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FEATURED ARTISTS

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LAURA ZINDEL

Laura Zindel is an artist and designer who combines her passion for ceramics and naturalist illustration into unique housewares. Her work integrates techniques from the Arts & Crafts movement with modern industrial design practices and decorative arts inspired by the natural world. A ceramist by training, Laura has always loved to draw with a pencil.


Her initial drawings on the surface of clay with a glaze pencil ultimately led her to the transfer process for creating commercial works; her drawings are now silkscreened and printed as enamel transfers. This process also lent itself to repetition, allowing Laura to create exquisite surface patterns from her drawings on a wide variety of homewares.

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MICHELLE BARRETT

Boston, MA With an organic aesthetic, and a pull towards fresh and simple finishes, Michelle’s line of ceramic tableware is beautiful, imperfect, and modern. Each piece
is thrown, built, and finished by hand, then fired twice to a final temperature of 2300+ degrees for maximum strength and durability.Michelle finds thematic inspiration from nature, and regularly incorporates subtle hand painted, glazed, or carved elements that evoke memories of woodland and seaside exploration.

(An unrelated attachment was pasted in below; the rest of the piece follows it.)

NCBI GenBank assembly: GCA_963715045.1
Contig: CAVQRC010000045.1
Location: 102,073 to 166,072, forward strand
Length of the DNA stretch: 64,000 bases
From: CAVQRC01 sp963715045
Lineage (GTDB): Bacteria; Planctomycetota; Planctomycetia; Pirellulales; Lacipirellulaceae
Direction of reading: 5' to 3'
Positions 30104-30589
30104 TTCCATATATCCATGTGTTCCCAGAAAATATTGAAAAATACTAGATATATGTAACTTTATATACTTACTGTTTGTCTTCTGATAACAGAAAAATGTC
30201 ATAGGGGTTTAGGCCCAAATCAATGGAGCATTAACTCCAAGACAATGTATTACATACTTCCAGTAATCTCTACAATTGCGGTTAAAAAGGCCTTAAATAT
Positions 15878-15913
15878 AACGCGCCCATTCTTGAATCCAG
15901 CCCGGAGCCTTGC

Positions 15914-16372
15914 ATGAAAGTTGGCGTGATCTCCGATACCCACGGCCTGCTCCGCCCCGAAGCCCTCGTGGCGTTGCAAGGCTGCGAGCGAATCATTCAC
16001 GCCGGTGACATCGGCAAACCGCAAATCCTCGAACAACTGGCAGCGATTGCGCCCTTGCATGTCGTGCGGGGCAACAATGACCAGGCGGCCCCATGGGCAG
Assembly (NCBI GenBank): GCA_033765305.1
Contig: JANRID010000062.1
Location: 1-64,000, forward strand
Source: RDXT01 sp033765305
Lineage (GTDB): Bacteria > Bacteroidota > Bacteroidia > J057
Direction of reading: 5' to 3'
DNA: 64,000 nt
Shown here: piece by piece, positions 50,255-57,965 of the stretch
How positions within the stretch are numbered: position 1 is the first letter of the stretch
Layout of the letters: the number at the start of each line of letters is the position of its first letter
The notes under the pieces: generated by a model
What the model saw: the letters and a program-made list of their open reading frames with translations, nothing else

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FOREST CERAMIC CO

 

Orcas Island, WA Owner and maker Sean Forest Roberts and his partner Val. With a background in chemistry and four years of work experience in science labs, Sean brings an experimental mindset to my artistic process. “My work is constantly changing as I explore new ways of creating pattern, texture, and form. I am deeply fascinated by the underlying randomness in the patterns and structures of nature, and I attempt to replicate some of those effects in my work.

 

Note: Slipcasting refers to the layering of ceramics. The first layer is formed in the mold followed by layers of other colors one at a time once the one before dries. Each piece is then hand carved before firing. Each slipcasted piece takes about a week to create. The other pieces have glazes which are poured into the mold. This makes it so he is able to create similar glazes on each piece.  Each piece is dish washer safe, microwavable safe and suitable for hot or cold drinks. His idea is to make very functional pieces.

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JASON BORDERS

Kelso, WA Hand carved animal skulls. “I do not plan my designs. At all. I don’t think I would have the patience to finish anything if I did. Im convinced that you'll get better results from sticking to a simple approach that incorporates randomization, improvisation, intuition, etc. than thorough planning. A large part of what I do involves a
familiarization with death. My belief is that, as painful as it can be, looking directly at death helps you to live your life with intent and purpose. In this light, the work I do delves into a place where the lines between life, death, fantasy and reality are blurred.”

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